QCOSTARICA – Anyone who has taken a bus around Costa Rica will know, have seen or experienced first hand the mistreatment of bus drivers when it comes to people boarding or exiting the bus and the collecting of the fare.
Over the years there have been doubts as to whether the practice of employers docking drivers. But that has been now cleared up.
The clarification came in the third edition of the Compendio de Criterios Jurídicos – Laborales de la Dirección Jurídica del Ministerio de Trabajo – issued by the Legal Department of the Ministry of Labour.
“The payroll deductions arising from cash shortages of bus fare collections are illegal and they do not constitute one of the possibilities offered by our legal system to guarantee the payment of a debt incurred by the employee against his employer,” says the clarification.
The subject has been bouncing around the Committee on Legal Affairs of the Legislative Assembly for months.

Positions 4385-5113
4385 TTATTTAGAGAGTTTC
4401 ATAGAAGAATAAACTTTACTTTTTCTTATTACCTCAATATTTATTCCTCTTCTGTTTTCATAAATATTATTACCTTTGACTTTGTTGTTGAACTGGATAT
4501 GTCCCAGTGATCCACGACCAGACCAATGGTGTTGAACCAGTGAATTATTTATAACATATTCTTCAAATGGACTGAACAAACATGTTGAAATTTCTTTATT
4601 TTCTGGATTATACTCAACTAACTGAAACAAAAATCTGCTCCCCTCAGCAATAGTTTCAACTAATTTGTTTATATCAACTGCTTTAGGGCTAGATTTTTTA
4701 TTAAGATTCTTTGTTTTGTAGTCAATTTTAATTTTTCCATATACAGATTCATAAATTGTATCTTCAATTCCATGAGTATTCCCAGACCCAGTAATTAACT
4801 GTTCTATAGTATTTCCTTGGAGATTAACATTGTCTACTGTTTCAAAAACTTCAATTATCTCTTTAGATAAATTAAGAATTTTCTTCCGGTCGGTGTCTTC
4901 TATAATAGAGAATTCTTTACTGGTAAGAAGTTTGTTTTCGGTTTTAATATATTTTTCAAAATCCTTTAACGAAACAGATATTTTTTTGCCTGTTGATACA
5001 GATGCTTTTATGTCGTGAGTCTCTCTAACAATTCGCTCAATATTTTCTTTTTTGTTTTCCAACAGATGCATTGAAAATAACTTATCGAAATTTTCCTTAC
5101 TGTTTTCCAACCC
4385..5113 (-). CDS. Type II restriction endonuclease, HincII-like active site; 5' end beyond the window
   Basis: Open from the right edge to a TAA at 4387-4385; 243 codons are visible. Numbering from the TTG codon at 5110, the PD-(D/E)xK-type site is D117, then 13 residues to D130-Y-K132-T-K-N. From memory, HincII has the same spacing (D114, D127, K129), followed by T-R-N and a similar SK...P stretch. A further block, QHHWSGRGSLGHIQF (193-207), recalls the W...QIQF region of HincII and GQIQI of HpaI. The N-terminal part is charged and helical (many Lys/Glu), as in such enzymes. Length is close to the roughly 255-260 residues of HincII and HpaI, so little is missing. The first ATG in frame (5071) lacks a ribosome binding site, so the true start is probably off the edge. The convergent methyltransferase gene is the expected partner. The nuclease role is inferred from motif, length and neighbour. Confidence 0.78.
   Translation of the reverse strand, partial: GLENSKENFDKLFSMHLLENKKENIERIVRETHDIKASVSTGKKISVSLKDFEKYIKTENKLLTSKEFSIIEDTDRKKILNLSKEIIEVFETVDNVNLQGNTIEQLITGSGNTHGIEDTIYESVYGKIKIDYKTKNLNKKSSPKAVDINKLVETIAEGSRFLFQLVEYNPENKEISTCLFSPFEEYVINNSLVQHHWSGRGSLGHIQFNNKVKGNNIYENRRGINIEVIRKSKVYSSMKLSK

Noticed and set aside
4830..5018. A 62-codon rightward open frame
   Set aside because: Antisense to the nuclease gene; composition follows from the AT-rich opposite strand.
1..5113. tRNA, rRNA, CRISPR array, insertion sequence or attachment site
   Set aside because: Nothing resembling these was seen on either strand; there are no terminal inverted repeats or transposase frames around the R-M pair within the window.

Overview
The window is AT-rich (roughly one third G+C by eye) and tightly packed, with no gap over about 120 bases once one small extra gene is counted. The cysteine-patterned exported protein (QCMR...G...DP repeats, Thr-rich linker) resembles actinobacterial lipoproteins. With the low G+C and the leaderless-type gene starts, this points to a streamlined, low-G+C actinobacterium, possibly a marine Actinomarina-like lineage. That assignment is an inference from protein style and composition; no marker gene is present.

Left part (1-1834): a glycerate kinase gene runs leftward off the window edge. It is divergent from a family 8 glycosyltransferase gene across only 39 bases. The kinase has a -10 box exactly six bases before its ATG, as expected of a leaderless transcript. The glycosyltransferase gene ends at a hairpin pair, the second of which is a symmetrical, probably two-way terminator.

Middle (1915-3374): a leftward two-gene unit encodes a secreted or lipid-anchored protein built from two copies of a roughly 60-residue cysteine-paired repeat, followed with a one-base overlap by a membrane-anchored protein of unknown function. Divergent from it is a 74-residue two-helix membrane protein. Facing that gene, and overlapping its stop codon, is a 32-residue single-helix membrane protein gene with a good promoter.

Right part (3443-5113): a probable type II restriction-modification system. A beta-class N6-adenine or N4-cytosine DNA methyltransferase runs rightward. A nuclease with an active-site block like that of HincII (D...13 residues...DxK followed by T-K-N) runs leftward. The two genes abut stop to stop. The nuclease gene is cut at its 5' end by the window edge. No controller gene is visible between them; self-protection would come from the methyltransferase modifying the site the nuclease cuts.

Urban buses in Costa Rica, such as the San José – Escazú for example, use electronic bars to count passengers getting on and off the bus, while drivers collect each fare.
Edgardo Araya, member of the legislative committee, said that the docking of wages based on the automatic marking of the electronic bars represents a violation of the constitutional right to wages.
“(…) The worker is made responsible for the economic risks that is inherent in the business,” said Araya.
Araya added that the clarification not only benefits the drivers but also the passengers.
According to the legislator, drivers are under stress of possibly having their wages docked is much more likely to mistreat people who stop in the middle of the bars, mostly the elderly and handicapped. “It is a circle of injustice (…),” said Araya.